The following is a guest post by John Doe. John is a circus juggler turned entrepreneur. As he didn’t have any success yet with his startup, he is now involved in angel investing and mentorship at one of the newest
chicken startup incubators in the Valley.
Right before i started my juggling world tour, my old coach in high school would come up to me, smack me over the head and say “life is like a game of dodgeball: you never know who’s gonna hit you next”. Years later, as i was a CJO (chief juggling officer) for the Guzzini Brothers in Argentina, the lesson was still ringing in my ears, probably due to the eardrum fracture he gave me.
When i was 36 and i was back living in the trailer with my parents, i started seeing on Twitter that more and more of my old friends were getting into entrepreneurship. All these great ideas like next-day puppy delivery, glocal services for octogenarians, video advertising for blind people and many more were being brought out into society, changing the world forever and making dents in all kind of places in the universe. This made me decide to go all in and start my own thing. I then sold my old pair of sneakers with great effort, bought some old army boots with straps on them and took a loan from the local mobster to buy a ticket to the Valley. I knew that my SAAS cupcake juggling platform would change the world, and that’s the only place where it could happen.
Here are some of the lessons the past 5 years of living with AirBnB hippies and sleeping on park benches taught me.
1. Keep your startup lean and don’t get fat, because nobody likes fat people
Staying lean, hungry and foolish is always a good thing, not only because most investors don’t like fat people (how many fat successful entrepreneurs have you seen on TechCrunch? Arrington doesn’t count), but also because it’s kind of hard to match hipster glasses to a belly. It’s a proven fact that wild game meat is better than a serial entrepreneur, so always make sure that you look good.
I cannot emphasize how crucial it is for your success that you and your team look hot. This is one of the reasons behind the recent buzz about having more women get into entrepreneurship: boobs always make negotiations easier!
Another important thing to remember is that being coachable is one of they key success traits of every entrepreneur, the same as for circus monkeys or horses. So make sure that you are always iterating, pivoting and focusating (that’s a new meme i invented for always bringing your attention back to the thing you are doing).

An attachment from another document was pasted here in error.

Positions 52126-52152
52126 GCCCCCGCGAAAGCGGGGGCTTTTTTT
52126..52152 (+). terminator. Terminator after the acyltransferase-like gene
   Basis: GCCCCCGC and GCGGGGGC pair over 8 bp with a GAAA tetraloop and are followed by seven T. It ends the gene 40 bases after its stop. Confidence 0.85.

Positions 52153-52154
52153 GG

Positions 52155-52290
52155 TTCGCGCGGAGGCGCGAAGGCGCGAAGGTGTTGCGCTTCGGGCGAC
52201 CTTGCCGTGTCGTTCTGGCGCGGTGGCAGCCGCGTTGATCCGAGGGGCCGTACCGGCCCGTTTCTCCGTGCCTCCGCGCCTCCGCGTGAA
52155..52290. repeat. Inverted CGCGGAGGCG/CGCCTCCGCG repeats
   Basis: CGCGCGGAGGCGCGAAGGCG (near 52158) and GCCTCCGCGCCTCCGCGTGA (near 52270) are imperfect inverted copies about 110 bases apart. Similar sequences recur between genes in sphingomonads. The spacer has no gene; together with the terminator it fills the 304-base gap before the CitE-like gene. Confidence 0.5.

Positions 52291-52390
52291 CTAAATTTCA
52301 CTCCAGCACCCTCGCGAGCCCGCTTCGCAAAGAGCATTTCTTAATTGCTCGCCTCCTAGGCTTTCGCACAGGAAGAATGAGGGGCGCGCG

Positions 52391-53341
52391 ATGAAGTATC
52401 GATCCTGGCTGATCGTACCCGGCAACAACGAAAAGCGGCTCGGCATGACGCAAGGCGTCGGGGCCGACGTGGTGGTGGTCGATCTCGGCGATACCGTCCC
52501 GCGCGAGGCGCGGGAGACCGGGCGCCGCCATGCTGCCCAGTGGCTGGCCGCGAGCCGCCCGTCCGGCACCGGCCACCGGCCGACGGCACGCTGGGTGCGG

2. In funding as in dating, dumb money are easy and fast to hook up, but smart money, even though not very pretty, will stick with you long term
During the first months, all my mentors at the AA meeting were encouraging me to go out more, meet people in clubs and network with them. I know that many of you don’t like to do it, but networking is the single most important activity one can do before friends come over with their laptops to play Starcraft.
Investors come in two main flavors: dumb and smart. You can recognize them by the amount of blogs that they write, and also based on their Twitter following. The general rule is that you only want to take dumb money for things that don’t really matter, like seed round or series A. After that, as you get closer to the IPO, you need to attract smart money. They will always make you look good and can also help you figure out what is a “peenel” and if your startup is making a loss or not. If you are indeed loosing more money that you are making, which is highly likely and a very good thing, make sure the dumb investors don’t figure it out.
At Jugglingcupcakes.ly, we took smart money from the beginning, and we later regretted it. We always needed to answer to a stupid board of directors about our internal trampoline and the blow-up dolls in the office.
3. Talk about it, to everyone, everywhere, even if they don’t care